China has kicked off commercial and public services of its Beidou satellite navigation system across the Asia-Pacific rim in earnest, after finishing trials it started last year. Civilians in the region as far away as Australia are now able to navigate using the satellites to a distance of 30 feet and speeds as low as 0.5 mph -- comparable to (WAAS-less) GPS, according to officials. Currently the nation has 16 navigation satellites aloft along with four experimental models, and expects to provide worldwide coverage by 2020 when it'll have as many as 40 additional units in orbit, according to China Daily. China launched the project in 2000 to avoid reliance on the US GPS system, and joins that service, Russia's GLONASS and eventually Galileo in the EU at the sat nav soirée. Check the source for the party line.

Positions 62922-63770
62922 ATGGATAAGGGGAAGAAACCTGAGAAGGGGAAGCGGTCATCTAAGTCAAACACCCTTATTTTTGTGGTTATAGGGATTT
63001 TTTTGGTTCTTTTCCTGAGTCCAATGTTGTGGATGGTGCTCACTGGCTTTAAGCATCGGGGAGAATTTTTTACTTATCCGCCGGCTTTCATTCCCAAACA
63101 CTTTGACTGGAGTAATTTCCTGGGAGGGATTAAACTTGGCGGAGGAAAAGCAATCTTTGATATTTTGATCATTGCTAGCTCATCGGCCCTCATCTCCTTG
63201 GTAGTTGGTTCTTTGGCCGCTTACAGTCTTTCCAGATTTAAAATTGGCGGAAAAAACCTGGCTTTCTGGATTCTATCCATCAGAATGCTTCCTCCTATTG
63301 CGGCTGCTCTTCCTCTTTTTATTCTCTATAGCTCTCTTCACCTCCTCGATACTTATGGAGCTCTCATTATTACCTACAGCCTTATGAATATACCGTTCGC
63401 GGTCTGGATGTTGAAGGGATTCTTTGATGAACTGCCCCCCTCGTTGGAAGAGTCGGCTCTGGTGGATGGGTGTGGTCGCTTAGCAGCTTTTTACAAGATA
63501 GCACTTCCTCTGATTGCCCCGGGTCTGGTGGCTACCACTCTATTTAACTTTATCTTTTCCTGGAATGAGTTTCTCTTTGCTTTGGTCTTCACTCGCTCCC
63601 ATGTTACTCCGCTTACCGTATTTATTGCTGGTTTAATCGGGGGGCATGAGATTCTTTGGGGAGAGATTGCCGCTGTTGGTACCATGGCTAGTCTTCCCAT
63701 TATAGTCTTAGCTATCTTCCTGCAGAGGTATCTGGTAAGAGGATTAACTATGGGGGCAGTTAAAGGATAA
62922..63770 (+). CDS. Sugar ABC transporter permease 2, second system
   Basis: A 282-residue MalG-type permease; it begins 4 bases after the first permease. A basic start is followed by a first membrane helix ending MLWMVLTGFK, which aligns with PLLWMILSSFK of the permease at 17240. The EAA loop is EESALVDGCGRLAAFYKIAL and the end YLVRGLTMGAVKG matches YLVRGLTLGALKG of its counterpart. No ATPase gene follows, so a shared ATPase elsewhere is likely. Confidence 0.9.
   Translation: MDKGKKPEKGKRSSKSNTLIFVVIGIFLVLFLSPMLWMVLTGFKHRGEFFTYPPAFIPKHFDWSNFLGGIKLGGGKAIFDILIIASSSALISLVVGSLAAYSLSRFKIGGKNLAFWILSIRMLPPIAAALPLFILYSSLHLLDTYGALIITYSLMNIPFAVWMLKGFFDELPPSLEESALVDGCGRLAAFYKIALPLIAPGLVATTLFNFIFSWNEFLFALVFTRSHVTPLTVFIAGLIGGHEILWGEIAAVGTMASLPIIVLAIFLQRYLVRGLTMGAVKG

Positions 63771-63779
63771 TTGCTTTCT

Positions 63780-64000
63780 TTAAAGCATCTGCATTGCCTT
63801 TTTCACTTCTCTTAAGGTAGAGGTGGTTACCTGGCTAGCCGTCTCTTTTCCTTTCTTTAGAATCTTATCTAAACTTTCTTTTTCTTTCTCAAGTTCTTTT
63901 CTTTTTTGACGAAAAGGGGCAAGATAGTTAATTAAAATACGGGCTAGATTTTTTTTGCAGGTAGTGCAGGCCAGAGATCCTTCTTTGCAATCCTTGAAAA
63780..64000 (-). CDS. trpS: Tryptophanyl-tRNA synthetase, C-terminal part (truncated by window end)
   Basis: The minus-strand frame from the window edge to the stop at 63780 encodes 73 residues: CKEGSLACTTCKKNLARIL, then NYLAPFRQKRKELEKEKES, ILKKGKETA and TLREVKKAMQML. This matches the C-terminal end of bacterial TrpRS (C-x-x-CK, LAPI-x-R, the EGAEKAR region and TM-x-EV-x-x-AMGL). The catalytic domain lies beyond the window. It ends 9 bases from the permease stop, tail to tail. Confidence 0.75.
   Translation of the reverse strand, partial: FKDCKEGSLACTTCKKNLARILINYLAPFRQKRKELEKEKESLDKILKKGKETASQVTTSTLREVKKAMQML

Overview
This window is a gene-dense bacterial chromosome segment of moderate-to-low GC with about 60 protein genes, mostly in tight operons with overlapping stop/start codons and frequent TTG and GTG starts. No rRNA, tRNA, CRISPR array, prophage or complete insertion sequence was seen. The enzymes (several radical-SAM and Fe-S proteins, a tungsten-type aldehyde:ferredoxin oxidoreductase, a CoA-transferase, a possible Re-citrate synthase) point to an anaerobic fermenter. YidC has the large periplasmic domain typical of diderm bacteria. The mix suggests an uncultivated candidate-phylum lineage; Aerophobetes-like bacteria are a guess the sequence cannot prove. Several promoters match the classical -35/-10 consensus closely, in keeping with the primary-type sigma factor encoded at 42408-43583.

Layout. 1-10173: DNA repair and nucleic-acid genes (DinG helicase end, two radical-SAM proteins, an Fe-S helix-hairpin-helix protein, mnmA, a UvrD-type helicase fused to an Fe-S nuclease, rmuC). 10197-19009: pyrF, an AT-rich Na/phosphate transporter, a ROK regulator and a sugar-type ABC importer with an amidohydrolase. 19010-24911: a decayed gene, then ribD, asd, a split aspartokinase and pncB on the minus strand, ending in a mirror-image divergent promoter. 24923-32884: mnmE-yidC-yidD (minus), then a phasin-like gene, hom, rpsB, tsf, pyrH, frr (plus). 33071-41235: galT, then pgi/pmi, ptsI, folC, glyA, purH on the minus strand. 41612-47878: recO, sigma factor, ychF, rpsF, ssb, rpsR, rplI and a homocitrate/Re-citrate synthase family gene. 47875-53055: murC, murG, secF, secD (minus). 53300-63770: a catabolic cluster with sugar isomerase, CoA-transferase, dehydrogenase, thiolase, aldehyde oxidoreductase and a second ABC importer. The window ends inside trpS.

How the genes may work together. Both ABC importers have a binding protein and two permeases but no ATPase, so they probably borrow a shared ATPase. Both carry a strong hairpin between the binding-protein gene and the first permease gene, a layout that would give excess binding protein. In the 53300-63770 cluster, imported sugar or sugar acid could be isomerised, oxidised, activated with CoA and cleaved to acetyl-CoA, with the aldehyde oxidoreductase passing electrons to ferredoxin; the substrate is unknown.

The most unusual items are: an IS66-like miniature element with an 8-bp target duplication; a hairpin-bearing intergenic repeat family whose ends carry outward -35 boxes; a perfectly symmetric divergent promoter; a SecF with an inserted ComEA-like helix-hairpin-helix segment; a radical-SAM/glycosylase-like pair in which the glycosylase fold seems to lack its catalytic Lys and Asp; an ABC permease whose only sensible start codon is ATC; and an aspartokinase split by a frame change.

[Image credit: Xinhua]